Two Reasons Why U.S. Small Caps Aren't Cashing In on Tax Reform

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First, the London interbank offered rate (commonly known as Libor) is going up. And second, the dollar’s been going down.

Until mid-October, the relative performance of the Russell 2000 Index versus the S&P 500 Index loosely tracked the ratio of a basket of high-tax stocks compiled by Goldman Sachs versus their lower-tax peers. It made sense: Smaller firms tend to be more domestically focused than their larger-cap peers, and as such, were poised to benefit more from a decline in the U.S. corporate rate.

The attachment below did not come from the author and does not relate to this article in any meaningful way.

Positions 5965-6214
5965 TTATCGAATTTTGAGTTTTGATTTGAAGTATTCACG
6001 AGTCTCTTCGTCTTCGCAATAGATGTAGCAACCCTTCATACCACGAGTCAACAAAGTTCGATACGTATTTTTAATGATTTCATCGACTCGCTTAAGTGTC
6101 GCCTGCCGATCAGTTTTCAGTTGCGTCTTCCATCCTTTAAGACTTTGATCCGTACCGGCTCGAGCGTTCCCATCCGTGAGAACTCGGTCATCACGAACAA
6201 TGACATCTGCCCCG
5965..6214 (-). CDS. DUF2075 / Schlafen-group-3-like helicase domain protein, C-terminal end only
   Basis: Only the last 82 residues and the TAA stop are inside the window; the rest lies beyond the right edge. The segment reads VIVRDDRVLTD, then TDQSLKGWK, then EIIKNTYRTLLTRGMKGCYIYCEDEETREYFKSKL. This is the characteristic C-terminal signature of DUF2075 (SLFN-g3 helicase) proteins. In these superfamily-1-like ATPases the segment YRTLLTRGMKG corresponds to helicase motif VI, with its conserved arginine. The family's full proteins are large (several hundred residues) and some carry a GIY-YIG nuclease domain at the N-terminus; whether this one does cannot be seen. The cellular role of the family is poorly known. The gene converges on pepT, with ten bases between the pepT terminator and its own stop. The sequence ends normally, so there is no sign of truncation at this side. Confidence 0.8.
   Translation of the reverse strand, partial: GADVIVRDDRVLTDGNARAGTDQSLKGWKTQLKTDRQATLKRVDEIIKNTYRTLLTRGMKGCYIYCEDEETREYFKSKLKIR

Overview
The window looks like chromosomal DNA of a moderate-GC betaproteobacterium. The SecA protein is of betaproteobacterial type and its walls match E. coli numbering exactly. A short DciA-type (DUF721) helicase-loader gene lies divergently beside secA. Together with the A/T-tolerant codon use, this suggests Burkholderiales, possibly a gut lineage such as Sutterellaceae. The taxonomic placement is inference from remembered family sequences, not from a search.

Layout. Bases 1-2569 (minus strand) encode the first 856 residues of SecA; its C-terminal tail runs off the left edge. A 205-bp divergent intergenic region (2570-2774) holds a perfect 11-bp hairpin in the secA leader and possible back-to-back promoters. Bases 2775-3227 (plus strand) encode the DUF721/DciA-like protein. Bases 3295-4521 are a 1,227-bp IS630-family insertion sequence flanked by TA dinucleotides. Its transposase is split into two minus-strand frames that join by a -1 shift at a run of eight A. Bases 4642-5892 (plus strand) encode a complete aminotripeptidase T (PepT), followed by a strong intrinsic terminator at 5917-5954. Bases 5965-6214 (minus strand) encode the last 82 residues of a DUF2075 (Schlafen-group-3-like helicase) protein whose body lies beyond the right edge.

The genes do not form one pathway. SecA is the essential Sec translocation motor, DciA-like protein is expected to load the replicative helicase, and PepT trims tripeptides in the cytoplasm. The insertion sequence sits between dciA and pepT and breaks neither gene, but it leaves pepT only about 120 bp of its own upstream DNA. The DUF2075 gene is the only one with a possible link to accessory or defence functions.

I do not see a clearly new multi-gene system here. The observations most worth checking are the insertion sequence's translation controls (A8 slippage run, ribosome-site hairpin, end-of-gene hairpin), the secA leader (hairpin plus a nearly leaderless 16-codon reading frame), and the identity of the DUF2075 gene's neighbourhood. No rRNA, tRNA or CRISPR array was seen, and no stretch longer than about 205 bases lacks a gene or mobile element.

But around that time, three-month Libor costs started to surge, and ended up gaining 40 basis points in a little over three months. Soon thereafter, the Bloomberg Dollar Spot Index headed south, and proceeded to sink to its lowest level since the start of 2015 earlier this month.

Peter Boockvar, chief investment officer of Bleakley Financial Group, on Monday flagged research showing more than 40 percent of debt issued by Russell 2000 companies is floating and therefore susceptible to the rise in the benchmark rate. Although some of these firms have made use of derivatives to effectively convert floating-rate into fixed obligations, they’re still more interest-rate sensitive than their larger counterparts that have embarked on a bond-issuance frenzy in recent years. In addition, bigger companies tend to get a tailwind from a weakening greenback, as a higher share of their profits are earned overseas compared to small companies.

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